A silver cigarette box engraved with ‘Vivien and Larry Love Myron [Myron Selznick]’. A present from the man credited with securing Vivien with the role of Scarlett O’Hara £400–600 After a lengthy nationwide search for Scarlett, costing over $50,000, speculation about who would play the novel’s heroine reached fever pitch. Producer David Selznick finally settled on Vivien, a relatively unknown actress at the time. He had initially had“no enthusiasm for Vivien Leigh… She was very beautiful, but she seemed to be a little static, not quite sufficiently temperamental for such a fiery role”, but this silver cigarette box is a momento of the moment he changed his mind, and when the projection of Vivien’s career changed forever. The silver box was gifted to the couple by Myron Selznick, the man who was instrumental in securing Vivien with the coveted role. Olivier’s agent in Hollywood and David Selznick’s brother, Myron engineered the dramatic meeting between David and Vivien on the set of Gone with the Wind during the dramatic burning of Atlanta scenes, filmed before Scarlet had even been cast. The impression Vivien made – with the flames lighting up her face – was quite devastating; he recalled, “I’ll never recover from that first look”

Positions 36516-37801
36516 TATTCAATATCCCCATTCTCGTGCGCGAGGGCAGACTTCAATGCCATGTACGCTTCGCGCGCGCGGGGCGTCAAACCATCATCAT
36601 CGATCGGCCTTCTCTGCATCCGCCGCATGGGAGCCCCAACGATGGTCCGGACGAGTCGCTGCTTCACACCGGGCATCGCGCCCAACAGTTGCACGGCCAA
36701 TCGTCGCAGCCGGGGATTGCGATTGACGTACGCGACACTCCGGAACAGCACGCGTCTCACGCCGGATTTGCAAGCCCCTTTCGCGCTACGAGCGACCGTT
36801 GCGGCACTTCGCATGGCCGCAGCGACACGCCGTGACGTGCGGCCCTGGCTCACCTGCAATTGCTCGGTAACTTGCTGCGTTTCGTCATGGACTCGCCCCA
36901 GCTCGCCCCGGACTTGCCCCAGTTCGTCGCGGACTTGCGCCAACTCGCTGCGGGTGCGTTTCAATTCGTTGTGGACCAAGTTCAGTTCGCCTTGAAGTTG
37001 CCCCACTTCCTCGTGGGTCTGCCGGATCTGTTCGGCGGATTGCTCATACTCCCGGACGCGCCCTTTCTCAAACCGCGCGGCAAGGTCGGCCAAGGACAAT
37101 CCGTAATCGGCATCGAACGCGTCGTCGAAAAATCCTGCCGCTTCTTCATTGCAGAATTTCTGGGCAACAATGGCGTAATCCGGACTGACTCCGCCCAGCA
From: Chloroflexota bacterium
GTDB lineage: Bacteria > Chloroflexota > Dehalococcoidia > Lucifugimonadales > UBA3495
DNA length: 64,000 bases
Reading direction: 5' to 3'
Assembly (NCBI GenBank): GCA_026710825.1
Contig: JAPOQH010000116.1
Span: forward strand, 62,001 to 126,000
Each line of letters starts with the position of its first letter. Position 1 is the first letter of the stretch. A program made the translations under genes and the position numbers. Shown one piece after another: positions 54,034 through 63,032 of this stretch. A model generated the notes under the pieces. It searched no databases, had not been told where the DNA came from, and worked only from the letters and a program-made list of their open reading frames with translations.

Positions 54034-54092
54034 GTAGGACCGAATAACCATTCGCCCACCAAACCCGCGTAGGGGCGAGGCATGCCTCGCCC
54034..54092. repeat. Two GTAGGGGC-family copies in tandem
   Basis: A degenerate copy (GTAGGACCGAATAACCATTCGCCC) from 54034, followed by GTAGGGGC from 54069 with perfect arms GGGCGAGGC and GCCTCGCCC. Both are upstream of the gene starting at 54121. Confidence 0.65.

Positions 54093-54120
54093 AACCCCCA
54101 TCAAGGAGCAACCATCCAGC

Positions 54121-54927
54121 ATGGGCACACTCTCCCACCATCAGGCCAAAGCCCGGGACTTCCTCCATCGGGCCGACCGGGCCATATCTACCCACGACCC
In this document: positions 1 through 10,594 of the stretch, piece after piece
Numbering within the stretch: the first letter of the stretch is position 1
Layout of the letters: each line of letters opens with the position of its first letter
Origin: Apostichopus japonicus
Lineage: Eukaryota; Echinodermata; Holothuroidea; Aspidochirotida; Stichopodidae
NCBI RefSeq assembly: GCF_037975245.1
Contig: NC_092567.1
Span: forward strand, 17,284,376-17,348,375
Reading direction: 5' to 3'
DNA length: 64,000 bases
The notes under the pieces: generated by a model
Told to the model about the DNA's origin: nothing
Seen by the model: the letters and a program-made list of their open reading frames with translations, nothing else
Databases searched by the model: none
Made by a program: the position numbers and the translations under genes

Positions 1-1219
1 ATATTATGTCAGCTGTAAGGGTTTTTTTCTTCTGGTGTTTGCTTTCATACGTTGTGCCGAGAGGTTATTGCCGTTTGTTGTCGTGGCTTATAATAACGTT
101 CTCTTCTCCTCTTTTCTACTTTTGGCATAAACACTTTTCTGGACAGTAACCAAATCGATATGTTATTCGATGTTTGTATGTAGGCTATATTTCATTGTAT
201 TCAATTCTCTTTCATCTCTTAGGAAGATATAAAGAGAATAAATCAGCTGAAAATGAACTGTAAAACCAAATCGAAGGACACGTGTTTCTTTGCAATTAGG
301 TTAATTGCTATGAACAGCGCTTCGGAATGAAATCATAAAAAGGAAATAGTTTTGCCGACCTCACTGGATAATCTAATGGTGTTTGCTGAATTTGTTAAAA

A gold ring inscribed ‘Laurence Olivier Vivien Eternally’ £400–600 vivien’s wig for the film a streetcar named desire inscribed with her name est. £400–600 Tennessee Williams, the creator of Blanche DuBois, considered Vivien the perfect choice for the role of his vulnerable Southern belle in A Streetcar Named Desire and the “Blanche I had always dreamed of”. The pair hit it off instantly, becoming as ‘thick as thieves’; Williams felt that Vivien understood him and wondered whether “she realised that I lived with the same nervous torment”. After Vivien and Marlon Brando’s acclaimed performances of the play on stage in London and New York respectively, they were chosen to star in the 1951 film adaptation. Vivien’s performance was to earn her a second Oscar as best actress. She had found the role of Blanche DuBois more demanding than Scarlett O’Hara: “I had nine months in the theatre of Blanche DuBois. Now she’s in command of me in Hollywood.” The film’s director, Elia Kazan recognised in Vivien “the greatest determination to excel of any actress I’ve ever known. She’d have crawled over broken glass if she thought it would help her performance”. “Apart from her looks, which were magical, she possessed beautiful poise… She also had something else: an attraction of the most perturbing nature I had ever encountered”- Laurence Olivier recalling Vivien Leigh in 1982. Married for 20 years, from 1940-1960, Vivien and Olivier were one of the most glamorous couples in the world. Further to watching Olivier numerous times on stage in 1934, Vivien became determined to meet him, confiding to a friend ‘That’s the man I’m going to marry’ before they had even spoken. Her obsession was fuelled by dreams of theatrical glory and the idea that one day they might emulate Alfred Lunt and Lynn Fontanne, the legendary husband-and-wife acting team, and become a celebrated stage couple. Towards the end of 1935 Vivien was at last introduced to her idol at the Savoy Grill. Married to other people at the time, they embarked on an affair the following year, and formally led separate lives until they were able to marry in 1940.